Just in time for Black History Month, audiences at the Katharine Hepburn Cultural Arts Center in Old Saybrook will have an opportunity to experience 60 years of living history when the legendary gospel/rhythm and blues singer Mavis Staples takes the stage of "The Kate" on Saturday, February 16.
A native of Chicago, Mavis joined her father, Roebuck “Pop” Staples and her siblings Cleotha, Yvonne and Purvis, in the early 1950’s as part of The Staple Singers, which became the most popular and influential spirituality-based singing group in the United States. In the early 1960’s, through their close association with the Reverend Martin Luther King, Jr., they became a leading musical force in the civil rights movement. The Staple Singers were also instrumental in popularizing the burgeoning folk music revival of the period, championing the work of such up-and-coming artists as Stephen Stills and Bob Dylan, who once asked for Mavis’ hand in marriage. (She declined.)
In 1965, “Pops” wrote the song “Freedom Highway” for the historic march from Selma, Alabama to the state capital, Montgomery. Mavis today explains that she is “still marching that highway.”
The inspiring and moving music of The Staple Singers struck a chord with the country’s young people who were coming of age in the late 1960’s. Their songs made the top 40 charts eight times between 1971 and 1975, hitting number one twice and seeing their popular holiday song, “Who Took the Merry Out of Christmas” reach number two. They continued recording through 1984 with their final album, “Turning Point,” which featured the group’s last top 40 hit, a cover of the Talking Heads’ ‘Slippery People.” The group was embraced by a new generation after their song “Respect Yourself” was used by Spike Lee in his film, “Crooklyn.” In 1999, Mavis and the family were inducted into the Rock and Roll Hall of Fame.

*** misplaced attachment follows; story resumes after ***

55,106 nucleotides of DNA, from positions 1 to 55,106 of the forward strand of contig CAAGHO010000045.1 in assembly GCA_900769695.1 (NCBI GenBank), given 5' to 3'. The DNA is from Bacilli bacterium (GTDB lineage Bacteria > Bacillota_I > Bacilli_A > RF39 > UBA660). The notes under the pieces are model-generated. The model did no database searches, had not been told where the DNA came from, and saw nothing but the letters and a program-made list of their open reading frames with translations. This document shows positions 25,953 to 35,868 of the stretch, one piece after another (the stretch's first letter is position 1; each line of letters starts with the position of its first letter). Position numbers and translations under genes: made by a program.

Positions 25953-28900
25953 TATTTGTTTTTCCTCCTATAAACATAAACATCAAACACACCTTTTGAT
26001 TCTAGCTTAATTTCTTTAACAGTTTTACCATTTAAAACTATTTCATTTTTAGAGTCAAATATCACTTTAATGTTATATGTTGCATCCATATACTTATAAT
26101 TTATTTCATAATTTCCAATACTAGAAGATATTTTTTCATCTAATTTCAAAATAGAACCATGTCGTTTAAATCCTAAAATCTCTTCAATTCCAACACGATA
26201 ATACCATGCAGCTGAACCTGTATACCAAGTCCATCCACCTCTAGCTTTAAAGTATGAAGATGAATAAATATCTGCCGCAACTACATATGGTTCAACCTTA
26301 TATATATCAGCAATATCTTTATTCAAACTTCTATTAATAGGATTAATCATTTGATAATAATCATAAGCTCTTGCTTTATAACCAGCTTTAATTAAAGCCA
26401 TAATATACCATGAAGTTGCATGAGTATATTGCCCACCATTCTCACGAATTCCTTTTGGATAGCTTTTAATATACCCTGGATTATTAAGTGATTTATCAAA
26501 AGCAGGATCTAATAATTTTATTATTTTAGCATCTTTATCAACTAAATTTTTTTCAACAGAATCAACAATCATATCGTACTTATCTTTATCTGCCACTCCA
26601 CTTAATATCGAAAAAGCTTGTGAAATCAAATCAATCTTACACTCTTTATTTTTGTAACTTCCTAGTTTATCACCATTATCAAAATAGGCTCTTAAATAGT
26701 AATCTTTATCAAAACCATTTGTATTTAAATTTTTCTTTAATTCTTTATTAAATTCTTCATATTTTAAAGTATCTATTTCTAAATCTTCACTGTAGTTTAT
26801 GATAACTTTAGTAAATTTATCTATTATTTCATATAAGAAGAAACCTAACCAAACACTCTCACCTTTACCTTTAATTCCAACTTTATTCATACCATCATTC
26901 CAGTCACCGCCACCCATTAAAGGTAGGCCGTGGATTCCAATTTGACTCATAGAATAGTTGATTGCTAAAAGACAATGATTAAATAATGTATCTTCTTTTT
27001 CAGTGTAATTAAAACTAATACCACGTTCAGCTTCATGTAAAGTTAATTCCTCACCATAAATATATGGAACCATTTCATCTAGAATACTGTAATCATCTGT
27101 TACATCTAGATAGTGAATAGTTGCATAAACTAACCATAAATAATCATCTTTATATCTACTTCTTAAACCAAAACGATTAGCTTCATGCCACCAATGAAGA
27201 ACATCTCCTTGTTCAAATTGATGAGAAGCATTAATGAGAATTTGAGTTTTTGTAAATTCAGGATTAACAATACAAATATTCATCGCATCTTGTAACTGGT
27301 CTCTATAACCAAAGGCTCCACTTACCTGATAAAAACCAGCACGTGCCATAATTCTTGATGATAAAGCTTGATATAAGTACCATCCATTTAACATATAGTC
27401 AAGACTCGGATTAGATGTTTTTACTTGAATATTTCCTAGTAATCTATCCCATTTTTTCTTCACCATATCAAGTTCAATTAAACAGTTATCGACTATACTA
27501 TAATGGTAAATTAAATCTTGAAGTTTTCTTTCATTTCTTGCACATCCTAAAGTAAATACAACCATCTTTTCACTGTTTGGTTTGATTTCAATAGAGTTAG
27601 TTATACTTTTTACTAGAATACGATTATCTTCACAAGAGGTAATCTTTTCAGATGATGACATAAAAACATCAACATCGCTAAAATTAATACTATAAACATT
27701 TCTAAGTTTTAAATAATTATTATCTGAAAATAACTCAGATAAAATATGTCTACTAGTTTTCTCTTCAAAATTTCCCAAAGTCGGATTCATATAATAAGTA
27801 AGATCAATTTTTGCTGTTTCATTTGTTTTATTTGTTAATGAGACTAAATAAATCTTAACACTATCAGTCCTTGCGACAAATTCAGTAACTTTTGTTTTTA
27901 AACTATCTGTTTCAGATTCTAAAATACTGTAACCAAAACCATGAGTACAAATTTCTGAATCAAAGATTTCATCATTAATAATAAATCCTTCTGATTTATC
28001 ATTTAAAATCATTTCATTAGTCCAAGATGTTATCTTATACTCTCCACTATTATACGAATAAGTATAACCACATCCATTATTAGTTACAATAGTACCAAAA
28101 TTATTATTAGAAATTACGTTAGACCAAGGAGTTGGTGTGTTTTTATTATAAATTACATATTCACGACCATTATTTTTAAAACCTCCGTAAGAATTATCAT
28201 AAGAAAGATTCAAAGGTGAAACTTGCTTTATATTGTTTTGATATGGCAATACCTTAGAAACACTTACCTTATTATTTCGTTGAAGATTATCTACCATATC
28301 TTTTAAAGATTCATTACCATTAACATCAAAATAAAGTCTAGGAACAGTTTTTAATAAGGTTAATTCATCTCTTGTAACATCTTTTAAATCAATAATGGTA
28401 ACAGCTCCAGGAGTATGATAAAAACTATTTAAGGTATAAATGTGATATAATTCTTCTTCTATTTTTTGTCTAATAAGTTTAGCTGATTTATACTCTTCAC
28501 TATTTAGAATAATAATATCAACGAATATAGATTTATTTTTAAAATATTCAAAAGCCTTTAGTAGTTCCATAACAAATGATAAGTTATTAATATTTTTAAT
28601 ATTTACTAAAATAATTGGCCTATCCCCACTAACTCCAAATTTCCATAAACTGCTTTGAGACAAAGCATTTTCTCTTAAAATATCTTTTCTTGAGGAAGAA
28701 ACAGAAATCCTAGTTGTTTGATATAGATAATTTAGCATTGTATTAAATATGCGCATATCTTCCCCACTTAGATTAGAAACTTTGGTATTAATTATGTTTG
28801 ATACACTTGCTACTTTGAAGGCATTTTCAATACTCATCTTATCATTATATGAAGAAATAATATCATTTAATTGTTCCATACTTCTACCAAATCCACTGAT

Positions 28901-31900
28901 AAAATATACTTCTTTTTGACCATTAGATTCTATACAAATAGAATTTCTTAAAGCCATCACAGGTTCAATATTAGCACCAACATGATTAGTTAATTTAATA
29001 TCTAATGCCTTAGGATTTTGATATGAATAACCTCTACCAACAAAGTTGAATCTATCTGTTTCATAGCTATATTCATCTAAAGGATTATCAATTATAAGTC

A year later, however, following the unexpected death of “Pops” Staples, Mavis gave up singing. It was her devoted older sister, Yvonne, who encouraged Mavis to return to her music in 2004, which started one of the most productive, creative and acclaimed periods of Mavis’s entire career, which continues up through the present day. Not only has she released four albums of gospel, spiritual and civil rights songs since then, including one produced by Ry Cooder, Mavis Staples has been invited to record with any number of artists from a wide range of musical genres. As a result, her voice can be heard on albums by such diverse artists as Salt ‘N Pepa, Ray Charles, Nona Hendryx, George Jones, Natalie Merchant, Los Lobos, Dr. John, Delbert McClinton and Johnny Paycheck. Her duet with old pal Bob Dylan, “Gotta Change My Way of Thinking,” was nominated for a Grammy in the Best Pop Collaboration with Vocals category.
She continues to tour with her own band, which includes as a back up singer, her supportive and talented sister, Yvonne. It’s not unusual for established musicians such as Bonnie Raitt to climb up on stage to perform a number or two Mavis is so respected by her peers that she served as a judge for the third and seventh annual Independent Music Awards which recognize outstanding independent artists. She was invited to perform at the Kennedy Center Honors in tribute to Sir Paul McCartney and sang at Jon Stewart and Stephen Colbert’s Rally to Restore Sanity and/or Fear in Washington, D.C. Folksinger John Gorka, when he recently appeared at the Kate, performed his song, “When You Sing,” that he wrote to celebrate the great joy and love of Mavis’ music.
Mavis won her first Grammy in 2011 in the Best Americana Album category for “You Are Not Alone,” her groundbreaking collaboration with Wilco’s Jeff Tweedy, which not only harkens back to Mavis’ work with the Staple Singers, but contains original compositions by Randy Newman, Allen Touissant and Tweedy himself.
At age 73, Mavis Staples continues to excite audiences and receive rave reviews. She’s recognized as being at the peak of her talents and has been called a performer who delivers “wall to wall joy.” Her appearances never fail to bring her audiences to their feet due to her infectious enthusiasm and riveting spirituality.
The Kate better secure the roof for the night of Mavis’ appearance, because Mavis and friends are going to make every effort to blow it away. For tickets, call the Kate's box office at 877.503.1286 or visit www.katharinehepburntheater.org.